The homeless are more like you and me than we think

March 23, 1994|By Felicity S. Northcott

WE CAN spot one of them at a hundred yards. Their torn bags of meager belongings are tucked under their arms as they wander aimlessly around the streets. Their bizarre behavior is a testament to the unheard voices they respond to. We have come to recognize these people as typifying the urban homeless.

The visual cues we use to characterize and identify them are accompanied by opinions and stereotypes that shape our behavior, both as individuals and as a society, toward the homeless. The opinions are fed by the plethora of statistical data about who the homeless are, where they come from and how much it costs to care for them. Unfortunately, stereotypes are often blinding, and statistics are often found in the company of their cousins, lies and damn lies.

Homelessness in America has been imbued with misconceptions of monumental proportion. For example, many people still believe that the homeless are the survivors of psychiatric hospitals closed in the 1970s and '80s. The number of homeless are either undercounted or overcounted, depending on who is doing the counting. The homeless, as a group, are seen as social misfits. There are many more.

Everyone who encounters homeless people has assumed the responsibility for the perpetuation of one or more of the fictions surrounding homelessness. Ultimately, by adhering to stereotypes about the homeless, we mold public and private response to homelessness as a national social phenomenon. However, in the long run qualitative research among the homeless has called into question several of the most commonplace myths about homelessness.

Myth No. 1: Homeless people are neither producers nor consumers. They are involved in the national, state and local economy only insofar as they are a burden on it.

The homeless are consumers. They buy food, clothing, radios, tools, work boots and other goods at businesses around the city. Much of the money spent by the homeless does come from state and federally funded programs. For instance, food stamps are sold so that the homeless can have cash available. But the money is reinvested in the local economy through spending. Small businesses in many Baltimore neighborhoods rely on those who receive public money.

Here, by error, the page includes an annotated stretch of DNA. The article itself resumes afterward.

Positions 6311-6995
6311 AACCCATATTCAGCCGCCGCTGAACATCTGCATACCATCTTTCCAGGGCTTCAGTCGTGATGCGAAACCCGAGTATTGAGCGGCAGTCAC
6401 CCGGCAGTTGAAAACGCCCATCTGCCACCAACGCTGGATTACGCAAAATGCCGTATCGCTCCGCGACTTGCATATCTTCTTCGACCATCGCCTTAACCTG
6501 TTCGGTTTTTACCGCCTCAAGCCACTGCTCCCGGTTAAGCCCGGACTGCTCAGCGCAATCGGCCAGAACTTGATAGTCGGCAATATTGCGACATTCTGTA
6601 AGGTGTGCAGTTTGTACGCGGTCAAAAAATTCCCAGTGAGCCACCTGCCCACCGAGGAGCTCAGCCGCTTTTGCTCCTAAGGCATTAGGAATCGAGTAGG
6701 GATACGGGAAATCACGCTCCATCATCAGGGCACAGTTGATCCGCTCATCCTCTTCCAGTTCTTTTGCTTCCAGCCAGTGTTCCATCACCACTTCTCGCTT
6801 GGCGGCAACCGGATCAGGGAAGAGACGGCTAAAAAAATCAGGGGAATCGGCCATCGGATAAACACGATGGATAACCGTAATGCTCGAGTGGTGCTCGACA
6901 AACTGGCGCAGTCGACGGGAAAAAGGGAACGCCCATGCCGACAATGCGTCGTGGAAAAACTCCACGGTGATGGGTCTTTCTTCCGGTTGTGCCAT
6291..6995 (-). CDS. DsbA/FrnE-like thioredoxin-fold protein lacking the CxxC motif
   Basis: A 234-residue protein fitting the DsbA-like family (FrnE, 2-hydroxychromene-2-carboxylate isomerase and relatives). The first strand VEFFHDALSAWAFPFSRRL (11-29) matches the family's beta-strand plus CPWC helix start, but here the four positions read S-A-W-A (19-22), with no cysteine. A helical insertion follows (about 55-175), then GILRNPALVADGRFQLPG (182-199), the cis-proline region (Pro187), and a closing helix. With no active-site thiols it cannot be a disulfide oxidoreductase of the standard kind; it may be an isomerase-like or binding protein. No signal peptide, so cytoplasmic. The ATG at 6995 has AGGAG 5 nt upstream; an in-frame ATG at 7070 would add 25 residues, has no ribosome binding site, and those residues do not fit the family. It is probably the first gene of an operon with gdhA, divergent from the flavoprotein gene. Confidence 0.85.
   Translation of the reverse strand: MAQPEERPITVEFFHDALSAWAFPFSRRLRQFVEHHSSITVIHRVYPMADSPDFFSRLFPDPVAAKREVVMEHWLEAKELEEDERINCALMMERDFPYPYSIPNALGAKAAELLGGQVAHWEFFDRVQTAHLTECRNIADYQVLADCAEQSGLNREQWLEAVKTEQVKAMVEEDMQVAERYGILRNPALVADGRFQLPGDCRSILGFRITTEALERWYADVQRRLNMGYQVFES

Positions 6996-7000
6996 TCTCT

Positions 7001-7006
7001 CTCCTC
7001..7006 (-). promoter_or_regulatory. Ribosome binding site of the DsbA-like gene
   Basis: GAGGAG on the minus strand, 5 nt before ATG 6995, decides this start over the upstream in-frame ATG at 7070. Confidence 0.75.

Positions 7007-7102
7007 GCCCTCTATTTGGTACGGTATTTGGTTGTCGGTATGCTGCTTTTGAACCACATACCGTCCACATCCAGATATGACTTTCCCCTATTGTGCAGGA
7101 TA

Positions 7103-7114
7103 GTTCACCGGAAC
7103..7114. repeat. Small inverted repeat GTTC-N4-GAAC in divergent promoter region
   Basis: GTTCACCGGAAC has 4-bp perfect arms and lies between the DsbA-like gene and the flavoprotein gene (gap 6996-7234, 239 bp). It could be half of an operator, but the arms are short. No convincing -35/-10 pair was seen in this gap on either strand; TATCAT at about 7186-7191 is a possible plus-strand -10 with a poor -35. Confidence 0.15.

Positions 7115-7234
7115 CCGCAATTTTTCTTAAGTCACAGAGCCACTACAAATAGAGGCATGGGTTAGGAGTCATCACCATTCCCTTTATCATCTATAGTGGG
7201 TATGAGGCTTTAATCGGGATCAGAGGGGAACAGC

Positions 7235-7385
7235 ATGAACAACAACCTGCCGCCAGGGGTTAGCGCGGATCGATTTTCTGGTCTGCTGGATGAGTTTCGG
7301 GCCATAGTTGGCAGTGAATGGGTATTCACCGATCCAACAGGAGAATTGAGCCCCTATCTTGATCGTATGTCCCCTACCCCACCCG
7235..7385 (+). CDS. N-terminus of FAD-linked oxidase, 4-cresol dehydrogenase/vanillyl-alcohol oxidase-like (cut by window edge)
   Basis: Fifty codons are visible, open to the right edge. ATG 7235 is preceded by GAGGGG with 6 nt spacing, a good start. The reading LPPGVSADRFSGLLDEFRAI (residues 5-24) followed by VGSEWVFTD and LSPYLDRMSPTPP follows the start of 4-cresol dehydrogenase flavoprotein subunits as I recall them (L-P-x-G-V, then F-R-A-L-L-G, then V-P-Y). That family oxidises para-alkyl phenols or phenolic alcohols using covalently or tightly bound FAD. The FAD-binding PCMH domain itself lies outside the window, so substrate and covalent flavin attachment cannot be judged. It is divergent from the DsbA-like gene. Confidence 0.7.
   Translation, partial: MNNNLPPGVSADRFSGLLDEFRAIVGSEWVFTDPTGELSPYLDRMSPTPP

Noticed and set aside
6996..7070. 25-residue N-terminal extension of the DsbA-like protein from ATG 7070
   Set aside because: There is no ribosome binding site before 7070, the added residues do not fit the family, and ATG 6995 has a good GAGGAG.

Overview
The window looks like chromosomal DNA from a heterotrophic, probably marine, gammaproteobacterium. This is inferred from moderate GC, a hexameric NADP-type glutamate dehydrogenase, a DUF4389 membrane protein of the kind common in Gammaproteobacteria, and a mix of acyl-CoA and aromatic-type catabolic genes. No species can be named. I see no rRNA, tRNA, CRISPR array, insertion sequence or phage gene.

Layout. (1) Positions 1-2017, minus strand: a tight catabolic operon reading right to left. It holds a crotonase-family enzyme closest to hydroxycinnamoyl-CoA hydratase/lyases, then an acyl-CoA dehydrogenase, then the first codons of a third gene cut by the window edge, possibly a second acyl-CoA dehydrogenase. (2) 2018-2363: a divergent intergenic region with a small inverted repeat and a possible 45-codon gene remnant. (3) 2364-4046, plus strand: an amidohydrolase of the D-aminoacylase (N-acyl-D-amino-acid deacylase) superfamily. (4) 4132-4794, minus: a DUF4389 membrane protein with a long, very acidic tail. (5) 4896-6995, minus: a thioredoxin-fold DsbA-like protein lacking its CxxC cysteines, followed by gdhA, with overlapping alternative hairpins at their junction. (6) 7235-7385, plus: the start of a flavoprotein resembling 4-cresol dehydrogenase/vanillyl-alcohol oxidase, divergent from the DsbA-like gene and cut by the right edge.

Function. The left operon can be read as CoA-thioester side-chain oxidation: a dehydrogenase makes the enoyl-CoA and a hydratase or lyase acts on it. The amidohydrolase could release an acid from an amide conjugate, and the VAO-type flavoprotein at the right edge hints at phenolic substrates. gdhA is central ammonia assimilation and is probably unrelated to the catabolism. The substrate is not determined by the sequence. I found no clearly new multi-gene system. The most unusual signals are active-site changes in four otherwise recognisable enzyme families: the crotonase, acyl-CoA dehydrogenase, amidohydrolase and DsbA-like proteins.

Myth No. 2: Homeless people are social isolates who are all estranged from their families. They lack the necessary social skills to engage in meaningful social intercourse.

First, simply being able to survive on the streets requires amazing fortitude and personal character. Furthermore, and this especially true for men, sleeping in a shelter does not necessarily mean that contact with friends and relatives has been terminated. The use of services for the homeless by certain men may in fact be part of a larger economic survival strategy. Moreover, using a shelter does not necessarily mean that men do not maintain friendships in their home community. Nor does it indicate an inability to develop friendships on the street. Many men use the services of shelters in their own neighborhoods precisely so they can maintain social and personal networks.

Myth No. 3: Homeless people are uneducated and do not have the needed skills to enter the job market.

A recent survey at one men's shelter showed that 46 percent of the respondents had either graduated from high school or received a G.E.D. According to 1990 census data, this is a much higher proportion than in the Baltimore population as a whole: 27.4 percent. The 15 percent of respondents who claimed to have some college education is close to the citywide percentage, too. These men are not universally uneducated or unskilled. In many cases they are not even unemployed.

Stereotypes are funny things. We use them for a variety of reasons. Stereotypes make it easier to justify our behavior. They take on an innate truth value that relieves us of any sense of personal responsibility for the way people are treated. The stereotype of the urban homeless person as uneducated, socially isolated and economically parasitic does the same thing.

By assuming that all homeless people look and behave similarly, can ignore those who do not fit our characterization. We simply don't see those who don't conform to our stereotype. If we can't see them, we can ignore them.

If homeless people are not consumers or producers, we can classify them as pariahs. We can justify our anger at the money spent on them by dismissing the fact that they may be as intimately tied to the local economy as we are.

If homeless people are social misfits, we can neglect them when they ask us for something. Humans are social beings, and these people are not social. If their families have given up on them, then we, as strangers, can be equally unforgiving.

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